We haven’t really heard any of those things from Obama. The most they’ll say is that they hope to train 400,000 security forces–200,000 military and 200,000 police–in the next few years and turn the security of the country over to them. But that’s always the plan in such situations. It was the plan in Vietnam and so forth. But that’s not much of a plan.
A report by the Center for a New American Security has laid out 3 scenarios for Afghanistan–the first is that Afghanistan slips back to the pre-September 11 days of the Taliban, the second is that other NATO countries withdraw, leaving the United States to support its Afghanistan allies for a long-term struggle, and a third where Afghanistan succeeds in becoming inhospitable to transnational terror groups. Which do you think is most likely?
Mr Cole: I’d say that there’s a fourth possibility that they’re missing, which is that there would continue to be a relatively weak Afghan government, but which would anyhow manage to make a fragile peace with its challengers and provinces.
The idea that Afghanistan could be set up with a strong central government that asserted itself throughout the country is a wild idea because its whole GDP, in real dollars and not purchasing power parity, is something in the order of $9 billion a year. And their government budget is less than a billion.
Just maintaining a 400,000 man security force, equipping it and keeping it in place, would certainly cost $2 billion per year. Where is Afghanistan going to get that kind of money? It’s just too poor a place to have a strong central government. And although social structures are changing, sometimes rapidly, there are still a lot of people in Afghanistan for whom tribal identity is foremost, for whom localism is very important and who resent federal government. So the idea of a strong central government dominating these clans is also unlikely because what are clans about? They’re about feuding–they feud with each other and they feud with outsiders.
So the dream that Afghanistan could be made into Sweden doesn’t take into account local realities. There will always be these tribal rebellions in the provinces. Past Afghan governments have dealt with these rebellions by negotiating with the rebels or setting the enemies of the rebels on the rebels and occasionally crushing them with a targeted central intervention. But the Afghan central government is more like an acrobat than a king upon his throne. And so I think the most likely scenario is that the US will eventually withdraw, because I don’t think the public will put up with this for very much longer, and that it will leave behind a relatively weak government that will be forced to cut deals with the forces that are opposing it.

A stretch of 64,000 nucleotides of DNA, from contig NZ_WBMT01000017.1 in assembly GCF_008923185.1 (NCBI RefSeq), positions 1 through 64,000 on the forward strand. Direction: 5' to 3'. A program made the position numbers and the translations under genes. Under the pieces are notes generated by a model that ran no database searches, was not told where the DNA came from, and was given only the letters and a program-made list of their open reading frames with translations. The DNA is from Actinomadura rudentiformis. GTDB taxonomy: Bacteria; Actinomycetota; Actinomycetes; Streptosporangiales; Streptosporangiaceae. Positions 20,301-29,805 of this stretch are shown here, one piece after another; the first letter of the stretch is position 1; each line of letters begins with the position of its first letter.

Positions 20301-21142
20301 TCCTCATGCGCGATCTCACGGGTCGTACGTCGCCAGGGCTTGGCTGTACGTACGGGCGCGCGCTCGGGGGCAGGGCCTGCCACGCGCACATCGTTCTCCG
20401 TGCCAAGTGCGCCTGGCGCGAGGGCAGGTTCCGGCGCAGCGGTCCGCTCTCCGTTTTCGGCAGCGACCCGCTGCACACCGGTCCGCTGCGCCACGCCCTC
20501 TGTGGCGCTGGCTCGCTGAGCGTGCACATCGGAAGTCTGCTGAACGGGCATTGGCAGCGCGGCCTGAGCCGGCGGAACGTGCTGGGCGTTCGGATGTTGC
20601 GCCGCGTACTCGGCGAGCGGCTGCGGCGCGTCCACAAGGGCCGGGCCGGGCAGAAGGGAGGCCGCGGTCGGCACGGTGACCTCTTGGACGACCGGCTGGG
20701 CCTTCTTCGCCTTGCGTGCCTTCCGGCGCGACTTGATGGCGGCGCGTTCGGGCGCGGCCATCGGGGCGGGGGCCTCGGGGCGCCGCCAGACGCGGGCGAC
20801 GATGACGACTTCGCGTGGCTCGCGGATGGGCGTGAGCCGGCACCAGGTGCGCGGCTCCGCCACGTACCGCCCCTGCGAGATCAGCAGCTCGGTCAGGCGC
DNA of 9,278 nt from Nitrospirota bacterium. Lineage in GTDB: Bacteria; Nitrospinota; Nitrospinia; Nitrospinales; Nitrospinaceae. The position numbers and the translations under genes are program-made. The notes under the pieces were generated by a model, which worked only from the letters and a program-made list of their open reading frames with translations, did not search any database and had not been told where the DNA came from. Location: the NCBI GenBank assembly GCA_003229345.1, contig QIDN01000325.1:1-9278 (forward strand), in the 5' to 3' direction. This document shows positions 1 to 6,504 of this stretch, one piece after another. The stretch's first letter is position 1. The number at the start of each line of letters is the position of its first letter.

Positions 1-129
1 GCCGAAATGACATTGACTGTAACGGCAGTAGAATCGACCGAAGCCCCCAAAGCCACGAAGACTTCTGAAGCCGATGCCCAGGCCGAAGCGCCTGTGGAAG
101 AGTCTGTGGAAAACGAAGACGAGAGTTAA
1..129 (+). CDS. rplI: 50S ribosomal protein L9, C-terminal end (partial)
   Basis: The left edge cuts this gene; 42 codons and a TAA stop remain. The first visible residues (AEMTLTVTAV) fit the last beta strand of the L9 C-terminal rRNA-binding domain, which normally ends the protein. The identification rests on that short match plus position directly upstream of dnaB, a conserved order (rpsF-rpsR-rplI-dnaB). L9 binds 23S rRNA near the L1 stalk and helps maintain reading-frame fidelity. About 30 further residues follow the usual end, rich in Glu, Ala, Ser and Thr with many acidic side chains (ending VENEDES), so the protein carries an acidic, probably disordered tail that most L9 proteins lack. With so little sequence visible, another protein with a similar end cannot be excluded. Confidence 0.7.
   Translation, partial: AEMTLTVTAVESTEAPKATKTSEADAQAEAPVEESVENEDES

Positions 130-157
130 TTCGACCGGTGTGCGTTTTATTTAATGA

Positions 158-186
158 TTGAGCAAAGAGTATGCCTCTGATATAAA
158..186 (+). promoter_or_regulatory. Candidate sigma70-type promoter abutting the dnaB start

I don’t think people realize the degree to which that is already the case–Karzai only really controls about 30 percent of the country and the Taliban probably have about 10 or 15 percent, which means in much of the country, local warlords and other forces are ruling, and they’re ruling in a way that doesn’t cause them to come into direct conflict with Kabul. And so Kabul and them coexist. So it’s not a unified state, and the best thing would be to convince the rebels of various sorts–all of whom are being lumped together as Taliban, quite inaccurately–to accept that same deal of fair local autonomy but with more fruitful relations with the central government.